12 Halloween Costumes You Should Know Better Than To Wear In 2018

12 Halloween Costumes You Should Know Better Than To Wear In 2018

Maybe just stick with condiments and "show and tell" professions.


Here's the thing.

There are hundreds of fun and creative Halloween costumes out there, so I am really not sure as to why people continue to choose the most insensitive, disrespectful and racist ones. It is like our legal version of The Purse, where for one night you can be an asshole and let the whole neighborhood know exactly how you think. Then again, maybe some people just weren't raised right and really don't know better.

Well, if the latter is the case, here is a list of Halloween costumes you should be advised to stay away from.

1. Anything that involves "Black face."

Dancer Julianne Hough arriving to a Halloween party in Black Face.

Which seems like an obvious, but every year we seem to come across a group of white people that "didn't know it was offensive," or better yet, didn't know they were going to get posted all over social media.

Originally Blackface was a form of theatrical makeup used by non-black people in order to portray stereotypical characters of black people. There is nothing funny or entertaining about the treatment of Black people in this country, and if you really don't agree with that, you know exactly what you are. The "actors" who covered their faces in black paint in the 19th century were racists, and Becky from 2018, you're a racist too.

2. A Native American.

Hillary Duff and Jason Walsh dressed as a Pilgram and Native American at a Halloween party.

Again, you shouldn't have to be told how inappropriate it is to dress up like a race of people that your people raped and murdered to the point of near extinction. In 2018, nearly 200 years after The Trail of Tears, Native American tribes still only make up 2% of the U.S population. Their communities suffer largely from illiteracy, alcoholism, and poverty as a direct result of being raped, pillaged and murdered, so how's about we don't mock their culture, by wearing it.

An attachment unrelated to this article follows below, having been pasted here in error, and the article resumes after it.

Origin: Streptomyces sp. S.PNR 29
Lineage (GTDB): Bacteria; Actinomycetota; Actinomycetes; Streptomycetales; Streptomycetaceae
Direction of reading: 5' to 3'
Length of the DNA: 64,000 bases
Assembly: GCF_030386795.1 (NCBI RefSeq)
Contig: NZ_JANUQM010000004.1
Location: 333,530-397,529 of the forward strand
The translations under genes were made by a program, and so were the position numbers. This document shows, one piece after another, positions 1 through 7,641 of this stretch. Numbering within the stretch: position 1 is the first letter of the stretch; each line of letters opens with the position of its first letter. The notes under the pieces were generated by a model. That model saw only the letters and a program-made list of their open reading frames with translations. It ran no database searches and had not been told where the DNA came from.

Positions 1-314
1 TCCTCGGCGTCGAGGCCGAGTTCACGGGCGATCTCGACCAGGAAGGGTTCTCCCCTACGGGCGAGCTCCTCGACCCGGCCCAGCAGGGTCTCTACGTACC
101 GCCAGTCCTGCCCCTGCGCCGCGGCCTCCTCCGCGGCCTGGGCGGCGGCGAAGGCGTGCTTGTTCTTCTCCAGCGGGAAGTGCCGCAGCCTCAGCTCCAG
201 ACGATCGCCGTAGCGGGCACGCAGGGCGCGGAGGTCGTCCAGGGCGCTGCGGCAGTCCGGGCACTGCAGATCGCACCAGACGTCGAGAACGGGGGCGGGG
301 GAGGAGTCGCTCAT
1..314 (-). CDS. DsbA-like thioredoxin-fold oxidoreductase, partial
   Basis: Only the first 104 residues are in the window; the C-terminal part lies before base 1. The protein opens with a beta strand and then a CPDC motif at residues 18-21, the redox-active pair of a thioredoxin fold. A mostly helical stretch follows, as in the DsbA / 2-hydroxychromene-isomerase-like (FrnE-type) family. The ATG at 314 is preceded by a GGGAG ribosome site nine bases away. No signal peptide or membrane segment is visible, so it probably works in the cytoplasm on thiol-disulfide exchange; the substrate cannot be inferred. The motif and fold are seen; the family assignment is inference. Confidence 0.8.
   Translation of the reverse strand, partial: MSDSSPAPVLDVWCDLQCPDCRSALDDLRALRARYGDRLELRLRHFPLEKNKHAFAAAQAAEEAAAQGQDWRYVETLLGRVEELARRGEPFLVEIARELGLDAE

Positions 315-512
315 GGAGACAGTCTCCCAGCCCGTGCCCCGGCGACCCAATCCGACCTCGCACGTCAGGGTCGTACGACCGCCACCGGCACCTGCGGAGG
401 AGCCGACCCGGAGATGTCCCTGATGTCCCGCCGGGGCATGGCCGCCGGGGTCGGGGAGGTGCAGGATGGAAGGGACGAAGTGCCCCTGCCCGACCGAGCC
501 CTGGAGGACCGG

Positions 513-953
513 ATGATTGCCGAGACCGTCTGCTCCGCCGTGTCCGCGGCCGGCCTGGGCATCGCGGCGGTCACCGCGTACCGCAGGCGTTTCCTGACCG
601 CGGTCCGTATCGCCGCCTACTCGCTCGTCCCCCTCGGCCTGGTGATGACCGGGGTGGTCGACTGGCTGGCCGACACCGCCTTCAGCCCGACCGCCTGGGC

3. A "Mexican" or "The Wall."

President Cheeto-face's proposal to build a wall separating the U.S from Mexico in order to stop "murderers and rapists" from crossing over their border *eye roll* has literally culminated in sticking many American born children of Mexican descent in cages...

Let's stay away from the stereotypical sombreros and ponchos.

4. A Geisha.

Actress Amanda Seyfried dressed as a Geisha.

Geishas are Japanese hostesses trained to entertain. This profession is a highly respected Japanese subculture, but you wouldn't know that from the West's portrayal. The Wests stereotypical interpretation of Geishas is that Japanese women, (or even Asian women in general) are meek and passive women willing to take any abuse a man can offer. Which I am sure is why is why middle-aged white men tend to have fetishes for Asian mail order brides.

Simply put. It's disrespectful af.

5. Adolf Hitler or A Nazi.

Roseanne Barr dressed as Hitler

*face palm* Just don't dress up as a damn Nazi. The Holocaust (which did happen) killed millions of people in WWI, and neo-nazis are still calling for ethnic cleansing and the extermination of everyone who isn't a part of their "master race." But if you're evil

6. The homeless.

"Homeless" costume.